Turner Field Tickets
Turner Field Seating Chart and Event Tickets
Events at Turner Field (view all)
Saturday, 7:10 PM
Wednesday, 7:10 PM
Friday, 7:30 PM
Saturday, 7:15 PM
Wednesday, 12:10 PM
Friday, 7:30 PM
Saturday, 4:05 PM
Sunday, 1:35 PM
Tuesday, 1:10 PM
TURNER FIELD: Atlanta Braves
Turner Field is the only park in the majors that can boast being the site of numerous gold medal performances. The structure that is Turner Field was carved out of the 1996 Olympic Stadium, which hosted all track-and-field events at the Atlanta Games. The Games came along at a perfect time for the Atlanta Braves, as Fulton County Stadium had become obsolete and the team was searching for financing for a new park. Thanks to the Olympics, they obtained a $250 million facility that needed only a few changes to make it functional for baseball.
Braves ticket holders would have been the primary people inconvenienced had the team not made some alterations to Olympic Stadium. But after removing 35,000 seats and part of the track structure, a still sizable stadium was left that has all the modern amenities major league teams expect.
If you’ve got Braves tickets, make sure to bring your tomahawks-there’s a 27-foot neon tomahawk on top of the outfield video board. Atlanta fans love to do the chop at key rally points in the game, a phenomenon that began with the 1991 “worst-to-first” team that lost to the Minnesota Twins in a thrilling World Series. The primary pregame gathering point for Braves ticket holders at Turner Field is the main entry plaza, which includes its own dedicated 17-by-22 foot video board. Games and activities for kids are regular features in the plaza. There are plenty of historical activities for fans with Braves tickets as well, and every Atlanta fan has to take a tour of the main Turner Field parking lot-it’s built on the site of Fulton County Stadium and includes a notation of the spot where Hank Aaron’s record 715th home run landed.
The Atlanta Braves have been such a regular participant in the postseason that some fans probably think World Series tickets are a standard part of the season ticket package. They’ve made the postseason in nearly every season since 1991. That success may have spoiled Braves fans, as attendance has decreased every season since the 1997 high of 3,464,488 fans came through the Turner Field gates.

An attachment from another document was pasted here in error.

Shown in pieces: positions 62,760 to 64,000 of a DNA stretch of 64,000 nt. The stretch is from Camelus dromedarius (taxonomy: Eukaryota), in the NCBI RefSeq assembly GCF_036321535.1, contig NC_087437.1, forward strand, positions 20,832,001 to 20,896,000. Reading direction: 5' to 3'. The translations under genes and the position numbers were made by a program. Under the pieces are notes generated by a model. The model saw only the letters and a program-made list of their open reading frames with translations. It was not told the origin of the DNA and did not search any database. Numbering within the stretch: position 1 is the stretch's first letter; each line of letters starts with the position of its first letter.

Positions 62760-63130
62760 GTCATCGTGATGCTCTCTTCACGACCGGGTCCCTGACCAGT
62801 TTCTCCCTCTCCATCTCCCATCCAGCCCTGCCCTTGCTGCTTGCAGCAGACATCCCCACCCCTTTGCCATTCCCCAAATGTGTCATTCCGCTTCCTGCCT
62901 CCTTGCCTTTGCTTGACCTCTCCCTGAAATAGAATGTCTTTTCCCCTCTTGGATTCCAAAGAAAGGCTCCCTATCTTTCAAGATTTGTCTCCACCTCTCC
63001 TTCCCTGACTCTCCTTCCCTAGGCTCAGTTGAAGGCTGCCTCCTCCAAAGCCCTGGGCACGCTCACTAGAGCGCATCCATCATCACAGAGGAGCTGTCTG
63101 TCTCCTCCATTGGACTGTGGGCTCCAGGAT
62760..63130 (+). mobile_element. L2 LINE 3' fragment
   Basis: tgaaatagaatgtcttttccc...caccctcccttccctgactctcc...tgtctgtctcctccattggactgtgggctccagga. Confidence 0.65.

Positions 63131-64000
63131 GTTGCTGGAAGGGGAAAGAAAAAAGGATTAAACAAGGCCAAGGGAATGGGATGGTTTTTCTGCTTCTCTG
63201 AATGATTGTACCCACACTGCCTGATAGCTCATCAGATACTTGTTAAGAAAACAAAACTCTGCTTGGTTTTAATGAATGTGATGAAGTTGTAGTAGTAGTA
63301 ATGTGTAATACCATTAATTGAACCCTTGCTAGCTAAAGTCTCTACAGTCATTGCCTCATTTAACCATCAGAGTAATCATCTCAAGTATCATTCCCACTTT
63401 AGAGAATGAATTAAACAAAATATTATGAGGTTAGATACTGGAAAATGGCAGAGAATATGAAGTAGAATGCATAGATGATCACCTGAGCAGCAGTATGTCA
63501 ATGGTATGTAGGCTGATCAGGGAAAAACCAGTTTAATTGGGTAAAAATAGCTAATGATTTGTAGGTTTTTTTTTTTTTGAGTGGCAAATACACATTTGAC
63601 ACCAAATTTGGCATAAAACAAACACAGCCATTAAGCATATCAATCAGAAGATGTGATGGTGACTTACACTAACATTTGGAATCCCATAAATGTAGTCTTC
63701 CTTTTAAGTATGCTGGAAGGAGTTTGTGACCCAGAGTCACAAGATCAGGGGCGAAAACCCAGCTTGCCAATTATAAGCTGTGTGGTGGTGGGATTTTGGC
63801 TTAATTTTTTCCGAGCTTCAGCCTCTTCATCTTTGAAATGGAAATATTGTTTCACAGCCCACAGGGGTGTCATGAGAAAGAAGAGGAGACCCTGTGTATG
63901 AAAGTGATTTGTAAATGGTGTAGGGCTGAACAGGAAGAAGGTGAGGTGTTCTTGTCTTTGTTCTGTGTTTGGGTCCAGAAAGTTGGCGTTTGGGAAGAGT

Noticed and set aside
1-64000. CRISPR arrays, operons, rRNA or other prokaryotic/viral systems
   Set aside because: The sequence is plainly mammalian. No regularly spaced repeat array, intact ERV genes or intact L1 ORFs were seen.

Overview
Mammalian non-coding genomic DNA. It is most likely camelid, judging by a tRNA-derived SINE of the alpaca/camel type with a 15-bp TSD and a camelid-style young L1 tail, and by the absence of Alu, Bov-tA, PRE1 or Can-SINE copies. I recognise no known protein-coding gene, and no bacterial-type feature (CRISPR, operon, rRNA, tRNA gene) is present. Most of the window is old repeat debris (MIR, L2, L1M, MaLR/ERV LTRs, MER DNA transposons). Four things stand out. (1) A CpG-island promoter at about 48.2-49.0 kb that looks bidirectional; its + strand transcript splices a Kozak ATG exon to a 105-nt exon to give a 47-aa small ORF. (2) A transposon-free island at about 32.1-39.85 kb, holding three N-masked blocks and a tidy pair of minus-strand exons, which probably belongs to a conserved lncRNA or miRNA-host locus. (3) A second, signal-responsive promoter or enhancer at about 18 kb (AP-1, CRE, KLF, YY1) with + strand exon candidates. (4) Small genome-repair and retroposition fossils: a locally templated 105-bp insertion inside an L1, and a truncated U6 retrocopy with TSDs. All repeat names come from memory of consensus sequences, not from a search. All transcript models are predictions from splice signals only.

Year Built: 1997
‘12 attendance: 29,878 per game average; 2,420,171 total
Dimensions: 335 to left, 380 to left-center, 401 to center, 390 to right-center, 330 to right
Hotels Nearby: Comfort Inn at Turner Field, Country Inn & Suites, Atlanta Capitol Plaza Hotel, Holiday Inn Select Capitol Plaza
Thrill of victory: Oct. 19, 1999: As usual, the Braves had their full arsenal of incredible starting pitching (the starting playoff rotation was Greg Maddux, Tom Glavine, John Smoltz, and Kevin Millwood) in 1999. But it was their offense that carried them to a Game 6 NLCS victory over the New York Mets, earning a 10-9 decision that enabled the team to start printing World Series tickets for a matchup against the New York Yankees. The winning run came in the bottom of the 11th when free-swinging Andruw Jones drew a walk to force home Gerald Williams with the winning run.
Agony of defeat: Oct. 24, 1999: The Braves were clearly the National League’s dominant team. Unfortunately for them, they weren’t the dominant team in the majors. That distinction fell to the New York Yankees, a formidable squad that posted a 4-0 sweep in the World Series. The first two games were played at Turner Field, with Game 2 especially disheartening. David Cone shut down the Braves, posting a 7-2 victory to send the Yankees back to New York with a chance to clinch the title.
Blue Jays Ticket Tips: One of the concessions necessitated by the conversion from track complex to baseball stadium is the fact that there is plenty of foul ground at Turner Field, which means seats are well removed from the playing field. If you’re not holding one of the Dugout Level tickets that ring the infield, try a Lexus Level seat. They’re a little bit higher, but they include one priceless amenity when the Atlanta summers turn hot and muggy-an air-conditioned concourse that allows fans to grab some cool air when the temperatures climb.